Toronto - Calgary - Edmonton - Montreal - Ottawa - Vancouver - Halifax - Winnipeg - Windsor
Send an email to the author
Léa Noémie Plourde-Archer
Léa Noémie

How to Change an Electrical Panel

How to Change an Electrical Panel

Last modified: 2018/07/13 | 2 mins

Have you been noticing problems with the electricity in your house lately? It might be time to change your electrical panel. Go take a look to see if you notice anything wrong with it.

An electrical panel performs multiple duties, including that of blocking electrical surges.  That is why it is so important to ensure that it remain in good condition at all times. Not a professional electrician? This won’t keep you from being able to recognize certain signs that imply that your panel needs to be replaced:

Here are 5 signs that your electrical panel needs to be changed:

Sudden intensity changes and flickering of lights and appliances

This could indicate overloaded circuits and faulty cords. If you don’t correct this problem on a short-term basis, you’ll be increasing the risk of a fire starting out in your house.

The presence of fuses in your electrical panel

If you live in an old house and haven’t changed the electrical panel in the last few years, chances are that the panel contains electrical fuses. This system is being phased out in newer constructions. In its place, electricians will install a breaker panel. A fuse-based system is not dangerous in and of itself. However, when an electrical short-circuit happens, fuses are hard to work with and in some cases they can lead to electric shocks and even fires.

Also, if your insurance company learns that you have a fuse panel, they could refuse to offer full coverage against fire damage. Breakers, for their part, are easy to use. If a surge happens, you simply have to place the breaker back to its position of origin. Once a year, test the breakers to see if they are still solid. Sometimes, due to wear and tear, they can become loose.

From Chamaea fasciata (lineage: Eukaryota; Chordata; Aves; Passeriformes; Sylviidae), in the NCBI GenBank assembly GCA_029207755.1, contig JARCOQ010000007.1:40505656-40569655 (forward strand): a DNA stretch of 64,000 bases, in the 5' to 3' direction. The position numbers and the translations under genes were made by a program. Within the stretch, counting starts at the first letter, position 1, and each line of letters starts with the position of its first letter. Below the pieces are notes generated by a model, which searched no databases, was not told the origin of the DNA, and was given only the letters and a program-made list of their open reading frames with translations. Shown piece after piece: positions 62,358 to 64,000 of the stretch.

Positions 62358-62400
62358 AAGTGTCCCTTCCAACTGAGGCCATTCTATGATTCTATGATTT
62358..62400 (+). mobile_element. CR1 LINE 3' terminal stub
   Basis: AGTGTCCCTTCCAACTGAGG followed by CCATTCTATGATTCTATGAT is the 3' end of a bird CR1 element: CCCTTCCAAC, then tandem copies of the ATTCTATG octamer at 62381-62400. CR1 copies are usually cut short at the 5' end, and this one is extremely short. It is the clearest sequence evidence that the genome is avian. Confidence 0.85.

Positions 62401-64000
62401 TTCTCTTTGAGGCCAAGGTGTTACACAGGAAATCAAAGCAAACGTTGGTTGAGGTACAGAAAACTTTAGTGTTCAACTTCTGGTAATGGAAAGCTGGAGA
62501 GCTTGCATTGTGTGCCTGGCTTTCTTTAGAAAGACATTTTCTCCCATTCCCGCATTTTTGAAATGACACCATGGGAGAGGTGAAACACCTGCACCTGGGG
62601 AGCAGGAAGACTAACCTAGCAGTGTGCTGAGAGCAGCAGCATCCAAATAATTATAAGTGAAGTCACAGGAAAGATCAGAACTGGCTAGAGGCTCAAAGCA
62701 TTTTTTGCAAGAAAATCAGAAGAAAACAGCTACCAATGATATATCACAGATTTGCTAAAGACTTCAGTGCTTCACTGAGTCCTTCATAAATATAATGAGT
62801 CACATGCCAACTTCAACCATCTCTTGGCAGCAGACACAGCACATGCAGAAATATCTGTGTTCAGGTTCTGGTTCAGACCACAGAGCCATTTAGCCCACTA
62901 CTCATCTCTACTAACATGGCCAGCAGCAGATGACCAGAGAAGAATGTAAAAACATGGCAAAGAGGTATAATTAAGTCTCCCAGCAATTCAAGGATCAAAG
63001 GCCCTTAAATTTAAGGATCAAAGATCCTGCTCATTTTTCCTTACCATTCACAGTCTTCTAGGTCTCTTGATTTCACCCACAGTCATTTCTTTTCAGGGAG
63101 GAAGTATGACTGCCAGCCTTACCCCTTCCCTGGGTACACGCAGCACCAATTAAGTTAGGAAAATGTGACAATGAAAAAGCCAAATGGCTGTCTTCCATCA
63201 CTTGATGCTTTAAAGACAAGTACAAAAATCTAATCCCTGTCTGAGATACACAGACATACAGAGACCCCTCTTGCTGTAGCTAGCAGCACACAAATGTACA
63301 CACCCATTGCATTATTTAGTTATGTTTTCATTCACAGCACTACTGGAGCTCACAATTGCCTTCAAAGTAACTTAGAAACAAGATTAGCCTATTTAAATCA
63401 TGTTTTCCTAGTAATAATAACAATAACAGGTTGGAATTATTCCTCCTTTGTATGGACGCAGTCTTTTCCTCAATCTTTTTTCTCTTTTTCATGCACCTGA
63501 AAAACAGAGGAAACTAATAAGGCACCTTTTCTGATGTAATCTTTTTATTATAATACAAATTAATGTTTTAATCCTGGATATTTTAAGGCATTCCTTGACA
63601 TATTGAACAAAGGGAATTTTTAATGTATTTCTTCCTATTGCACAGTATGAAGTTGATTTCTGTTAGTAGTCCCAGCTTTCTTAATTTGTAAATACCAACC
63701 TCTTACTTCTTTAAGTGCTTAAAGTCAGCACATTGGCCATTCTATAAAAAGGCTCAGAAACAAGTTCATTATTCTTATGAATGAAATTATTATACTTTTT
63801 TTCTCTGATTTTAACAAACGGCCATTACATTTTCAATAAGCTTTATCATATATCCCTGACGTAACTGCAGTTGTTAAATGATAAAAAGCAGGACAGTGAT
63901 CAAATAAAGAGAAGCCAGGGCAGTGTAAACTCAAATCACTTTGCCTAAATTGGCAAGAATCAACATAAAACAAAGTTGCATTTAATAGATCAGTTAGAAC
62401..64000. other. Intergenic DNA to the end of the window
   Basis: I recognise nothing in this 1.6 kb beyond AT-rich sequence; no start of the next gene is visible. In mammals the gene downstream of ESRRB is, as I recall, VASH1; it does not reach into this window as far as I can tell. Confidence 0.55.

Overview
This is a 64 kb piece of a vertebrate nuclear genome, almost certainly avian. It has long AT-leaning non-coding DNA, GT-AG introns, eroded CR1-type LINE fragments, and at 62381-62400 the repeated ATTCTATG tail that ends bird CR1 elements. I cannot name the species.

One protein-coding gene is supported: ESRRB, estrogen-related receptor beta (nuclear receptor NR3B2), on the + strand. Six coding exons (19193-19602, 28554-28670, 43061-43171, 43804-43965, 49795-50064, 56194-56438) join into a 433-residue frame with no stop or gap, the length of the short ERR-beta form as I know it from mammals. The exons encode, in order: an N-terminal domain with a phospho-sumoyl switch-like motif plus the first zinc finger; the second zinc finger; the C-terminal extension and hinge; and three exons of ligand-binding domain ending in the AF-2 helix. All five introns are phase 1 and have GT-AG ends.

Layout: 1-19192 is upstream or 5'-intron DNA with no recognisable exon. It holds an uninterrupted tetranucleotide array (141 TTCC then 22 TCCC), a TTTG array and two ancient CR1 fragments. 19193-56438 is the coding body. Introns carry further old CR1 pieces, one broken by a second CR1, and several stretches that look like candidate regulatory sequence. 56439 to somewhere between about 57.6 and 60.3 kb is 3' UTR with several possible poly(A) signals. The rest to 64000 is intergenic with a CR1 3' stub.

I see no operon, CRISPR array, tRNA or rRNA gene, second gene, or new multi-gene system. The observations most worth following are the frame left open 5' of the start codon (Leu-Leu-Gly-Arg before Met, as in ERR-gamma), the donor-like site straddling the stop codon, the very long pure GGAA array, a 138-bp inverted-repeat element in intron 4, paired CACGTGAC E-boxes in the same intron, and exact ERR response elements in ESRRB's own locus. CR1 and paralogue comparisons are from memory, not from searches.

Rust and heat release

Danger! Contact an electrician immediately! Rust implies that a water leak could compromise the electrical circuits. As for the heat, it’s also an alarming sign that indicates a serious problem.

Frequent surges

Your panel’s general capacity may be too low. In the past, people needed less electricity. Therefore, older electrical panels are not adapted to supply all the electricity that is being used with the growing demand.  For example: a new panel can supply 200 amps whereas old ones have a capacity of 60 amps.

Circuits that don’t work anymore:

Whenever you have a doubt regarding one of the circuits on your panel, use a multimeter to detect the electric current. This will help you emit a proper diagnosis and you will also be able to detect the source of the problem.

If, upon verification, you realize that the time has come to change your electrical panel, contact an electrician. Any task concerning electricity should always be done by a professional, since the possible repercussions following even the slightest error could be grave.

Disclaimer: All tasks that touch on electricity are very risky and should be completed under the safest conditions. Additionally, in certain parts of Canada, only certified electricians are allowed to do this type of work. Please check before you do any electricity work yourself.

Get 3 renovation quotes from qualified electricians to fix your electrical panel will put you in contact with 3 reliable electricians to fix your electrical panel. Fill in the form on our homepage (it only takes a few minutes), and you will receive quotes from trusted professionals.

Dial 1-844 828-1588 to speak with one of our customer service representatives


You have a project? Let us help you!

By submitting your project, you agree to our Terms of Use

Obtain 3 free quotes for your electrical panel
Attach a file

By submitting your project, you agree to our Terms of Use


You tell us about your project


We put you in contact with 3 qualified contractors within 48 hours


You compare the different quotes and you save time and money in the medias

Number of projects submitted since 2014
Number of contractors in our network
Average time for an answer
One hour